· Mineral Oil, Paraffin, and Petrolatum - Petroleum products coat the skin like plastic, clog the pores and create toxins, which can slow down cellular development and result in early aging.

· Parabens - It is widely used as a preservative in the cosmetic industry (including moisturizers) and is a carcinogen. It also has hormone-disrupting qualities and interferes with the body's endocrine system.

· Phenol carbolic acid - Found in many lotions and skin creams. It can cause circulatory collapse, paralysis, convulsion, coma and even death caused by respiratory failure.

· Propylene glycol - it is used as a moisturizer in cosmetics and as a carrier in fragrance oils. It can cause dermatitis, kidney or liver abnormalities, and may inhibit skin cell growth or cause skin irritation.

· Acrylamide - Which is found in many hand and face creams, is linked to different tumors.

· Sodium laurel or lauryl sulfate (SLS) - also known as sodium laureth sulfate (SLES) - Found in car washes, engine degreasers, garage floor cleaners and in over 90% of personal care products.

It breaks down the skin's moisture barrier, easily penetrates the skin, and allows other chemicals to easily penetrate as well.

Combined with other chemicals, SLS becomes a 'nitrosamine', a potent class of carcinogen. It can also cause hair loss. SLES is sometimes disguised with the labeling 'comes from coconut' or 'coconut-derived'.

· Toluene - Poison! Danger! Harmful or fatal if swallowed! Harmful if inhaled or absorbed through the skin. Made from petroleum or coal tar, and found in most synthetic fragrances.

Chronic exposure is linked to anemia, lowered blood cell count, liver or kidney damage, and may affect the developing fetus.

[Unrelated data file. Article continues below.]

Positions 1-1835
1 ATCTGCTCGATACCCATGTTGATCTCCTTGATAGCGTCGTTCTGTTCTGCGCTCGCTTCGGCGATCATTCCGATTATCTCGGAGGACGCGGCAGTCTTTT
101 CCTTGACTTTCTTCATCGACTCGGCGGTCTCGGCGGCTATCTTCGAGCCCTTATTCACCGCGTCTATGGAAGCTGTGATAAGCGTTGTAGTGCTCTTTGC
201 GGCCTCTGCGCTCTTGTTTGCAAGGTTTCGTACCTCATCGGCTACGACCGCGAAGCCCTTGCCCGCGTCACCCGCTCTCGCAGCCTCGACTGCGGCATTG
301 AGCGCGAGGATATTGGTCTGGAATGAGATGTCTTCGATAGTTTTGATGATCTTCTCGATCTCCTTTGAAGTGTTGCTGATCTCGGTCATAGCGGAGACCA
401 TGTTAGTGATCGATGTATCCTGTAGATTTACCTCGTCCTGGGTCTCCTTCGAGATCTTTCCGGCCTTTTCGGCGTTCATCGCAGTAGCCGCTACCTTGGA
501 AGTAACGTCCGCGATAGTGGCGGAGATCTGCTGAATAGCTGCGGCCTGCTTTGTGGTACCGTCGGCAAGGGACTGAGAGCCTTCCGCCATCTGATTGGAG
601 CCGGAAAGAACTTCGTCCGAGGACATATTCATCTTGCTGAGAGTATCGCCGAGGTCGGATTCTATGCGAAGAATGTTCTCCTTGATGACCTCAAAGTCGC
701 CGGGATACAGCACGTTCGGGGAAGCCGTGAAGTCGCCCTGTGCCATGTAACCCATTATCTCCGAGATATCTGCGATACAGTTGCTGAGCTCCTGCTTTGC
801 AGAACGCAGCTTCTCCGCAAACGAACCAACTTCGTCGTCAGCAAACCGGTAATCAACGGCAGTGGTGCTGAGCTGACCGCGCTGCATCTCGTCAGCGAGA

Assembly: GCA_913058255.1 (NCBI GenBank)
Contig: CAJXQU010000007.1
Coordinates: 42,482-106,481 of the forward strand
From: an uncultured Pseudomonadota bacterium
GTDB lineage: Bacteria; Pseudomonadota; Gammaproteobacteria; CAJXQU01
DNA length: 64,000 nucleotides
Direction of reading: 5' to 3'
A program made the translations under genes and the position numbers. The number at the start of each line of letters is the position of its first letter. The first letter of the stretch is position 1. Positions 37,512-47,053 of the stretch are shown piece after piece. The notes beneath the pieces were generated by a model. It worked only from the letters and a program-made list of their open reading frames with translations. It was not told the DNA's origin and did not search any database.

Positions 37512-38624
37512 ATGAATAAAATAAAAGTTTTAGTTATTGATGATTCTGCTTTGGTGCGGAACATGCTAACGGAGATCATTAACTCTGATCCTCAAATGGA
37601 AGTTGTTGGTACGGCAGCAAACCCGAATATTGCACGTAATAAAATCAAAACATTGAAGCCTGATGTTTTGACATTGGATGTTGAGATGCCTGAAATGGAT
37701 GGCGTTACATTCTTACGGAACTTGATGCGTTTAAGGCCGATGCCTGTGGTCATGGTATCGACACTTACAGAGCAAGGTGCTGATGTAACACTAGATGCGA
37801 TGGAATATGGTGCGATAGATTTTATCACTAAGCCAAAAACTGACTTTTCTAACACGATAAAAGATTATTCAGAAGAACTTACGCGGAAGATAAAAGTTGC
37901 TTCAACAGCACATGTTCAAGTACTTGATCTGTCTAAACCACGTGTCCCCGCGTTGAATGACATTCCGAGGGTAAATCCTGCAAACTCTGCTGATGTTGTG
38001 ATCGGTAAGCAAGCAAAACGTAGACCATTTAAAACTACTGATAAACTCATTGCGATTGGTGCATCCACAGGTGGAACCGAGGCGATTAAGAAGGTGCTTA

· Dioxane - Found in compounds known as PEG, Polysorbates, Laureth, ethoxylated alcohols. It is common in a wide range of personal care products and is considered a carcinogen.

*Contributed by Anne, RN and member. Advocates for Lymphedema

Thursday, February 16, 2012

What are the best foods for healthy skin?

What are the best foods for healthy skin?

from Lawrence E. Gibson, M.D.

Research on the best foods for healthy skin is limited. Still, antioxidant-rich foods seem to have a protective effect for the skin.

Consider these skin-friendly foods:

  • Carrots, apricots, and other yellow and orange fruits and vegetables
  • Spinach and other green leafy vegetables
  • Tomatoes
  • Blueberries
  • Beans, peas and lentils
  • Salmon, mackerel and other fatty fish
  • Nuts

On the flip side, some foods seem to be associated with skin damage. For example, some research suggests that a diet high in processed or refined carbohydrates and unhealthy fats promotes skin aging.

Remember, many of the best foods for healthy skin also promote good health overall. Rather than focusing on specific foods for healthy skin, concentrate on a healthy diet in general. Eat plenty of fruits and vegetables. Choose low-fat or fat-free dairy products. Include nuts, seeds and beans in your favorite meals. Opt for whole-grain breads and pasta. Limit sweets. Strive for variety as you're making healthy choices.

Mayo Clinic

Top Five Habits for Healthy Skin

Top Five Habits for Healthy Skin

Proactive skin care, from skin protection to proper shaving technique, will help you keep your skin youthful and healthy.